As you probably know, one of my favorite techniques is light painting.
This is why I was so happy when reader and artists Chris Kroeger from Light Paint Photography agreed to share one of his special light painting techniques with DIYP readers. Just a word of caution, this is not your ordinary light painting.
The art of light paint photography is thought to of begun with Pablo Picasso. His simple black and white image with nothing more than a few light scribbles spawning a new art. Today most light painting closely resembles Picasso first image, a image that light painting is added to draw in something that is not in the original image.
I hope to help change all of that.
- A small set of colored LEDs that can be turned on and off quickly. (Example pictured to the right). Or Zeke K’s Gel flashlight tutorial should work perfectly with “regular” LED lights.
- Cotton balls
- Duck or Gaffer tape
- Black chalk board, I mostly use a 11×8
- Colored chalk
- A camera that has a bulb mode
- Wireless camera trigger
- A 3.0x Neutral density filter
- At least an 80mm lens (or ~50mm on DX) but longer lenses will work better.
- Photoshop, The GIMP or any other image editing software.
Setting up the LEDs
First set up the LEDs. You will need the tape and cotton balls. Thickly wrap a small cone of tape around the end of the LEDs, the size of the cone will determine the size of your “paint brush”. Fill the cone with ripped up pieces of cotton balls, until there is a nice even glow when you turn on the LED.
If you are using Zeke K’s gel flashlights you will need to add the cotton behind the Gels, until it is even. I find it works best when you use one flashlight per color so I’m not scrambling around for a gel wile the camera shutter is open.
Now meter each LED to F/1.4, 1/30sec @ 200 ISO. Adding more cotton till the desired amount of light is showing through. A hand meter works best, but an in camera spot meter will work just fine. Many different styles of brushes can be made using the above technique.
Creating A Template
Next, you will need to select an image you have taken or a picture you have drawn and transfer it to the Chalk board. Please keep in mind that each different color that you want to represent on the canvas has to be made using a different LED. So if you have 3 different colored LEDs, you can only have 3 different colors in your image.
Now draw an outline for each component of the picture using different colored chalk to define each different colored element of the image.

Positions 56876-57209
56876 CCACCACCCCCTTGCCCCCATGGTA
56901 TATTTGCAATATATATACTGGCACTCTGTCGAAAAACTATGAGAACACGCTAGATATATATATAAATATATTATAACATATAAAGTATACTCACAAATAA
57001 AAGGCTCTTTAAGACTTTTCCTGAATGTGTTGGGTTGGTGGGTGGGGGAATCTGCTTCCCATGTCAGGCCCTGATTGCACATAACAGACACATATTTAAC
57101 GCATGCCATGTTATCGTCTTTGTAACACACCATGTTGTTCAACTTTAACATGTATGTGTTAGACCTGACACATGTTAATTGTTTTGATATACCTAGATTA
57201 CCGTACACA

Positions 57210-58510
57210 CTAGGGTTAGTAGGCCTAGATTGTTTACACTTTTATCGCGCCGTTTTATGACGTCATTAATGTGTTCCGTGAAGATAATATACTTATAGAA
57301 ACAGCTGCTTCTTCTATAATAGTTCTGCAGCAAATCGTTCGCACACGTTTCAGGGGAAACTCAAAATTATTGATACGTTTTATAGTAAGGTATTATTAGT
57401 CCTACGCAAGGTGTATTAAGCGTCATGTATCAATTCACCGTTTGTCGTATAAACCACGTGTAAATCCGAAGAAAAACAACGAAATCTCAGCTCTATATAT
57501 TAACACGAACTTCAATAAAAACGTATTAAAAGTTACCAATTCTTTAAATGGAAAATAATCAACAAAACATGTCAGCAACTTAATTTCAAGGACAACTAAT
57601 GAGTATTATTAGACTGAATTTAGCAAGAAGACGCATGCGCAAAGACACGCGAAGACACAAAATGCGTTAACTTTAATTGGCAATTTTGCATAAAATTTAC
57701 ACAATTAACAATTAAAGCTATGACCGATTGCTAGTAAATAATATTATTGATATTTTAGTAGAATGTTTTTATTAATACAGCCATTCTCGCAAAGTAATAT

For example, if I was doing this Picture:
The chalk board would look something like this:
Each color is for a different color LED, except white. For all areas that you marked using the white chalk, trace over a second time with the same color LED that was used for the outlined element. White is used to show highlights in the image.
Taking The Image / Making The Painting
When painting you will need to go over each color with the correct LED, going over each part as if you were painting the picture. Then go over the white parts a second time. For the above example, you will want to color in the entire area for the road and the grass, not just the outline. For the sky, color in the entire area, and then paint over the bottom half a second time and the bottom 1/3 once more to make the sky progressively brighter.
Place the Chalk board on the floor or against a wall and set up the camera so the chalk board fills 90% of the frame, with the lens completely out of focus set at infinity. Camera should be set up at f/2.8 bulb ISO 200 remote release. Place the ND filter on the lens. Line up each color LED next to the chalk board in the order you will be using them, you will only want to pick up each color once.
Make the room dark, very dark, you should barely be able to see the edge of the chalk board. You will want to sit in the dark room for about 15 minutes until your eyes adjust to the light, and you are just able to see the drawing on the chalk board.
Place your head right along side the chalk board so you do not bind your self with the LEDs. Open the shutter with your wireless remote and trace over each area with the LED that corresponds with each chalk out-line. You will only have a few minutes before the camera exposes the chalk, so paint quickly.
Load the image into photoshop (or other photo editing program) and it should look like a jumble of colors that resembles your selected picture.
To adjust the colors in Photoshop go to Image – Adjustments-Hue/Saturation and change the LED color to the desired color. For fine tune editing go to: Image –> Adjustments –> Color replacement, and select each color and replace it with the desired color. (You will be doing this a number of times so setting it to a hot key is a good idea). Bring up the contrast and clip off some of the blacks with Ctrl+L or Command+L on mac.
Do you light paint? Do you use this technique? Another? Share your images and light painting tips on the comments below.
This is just a start, there are many other techniques to create full bleed light paintings. More of my work can be found at LightPaintPhotography.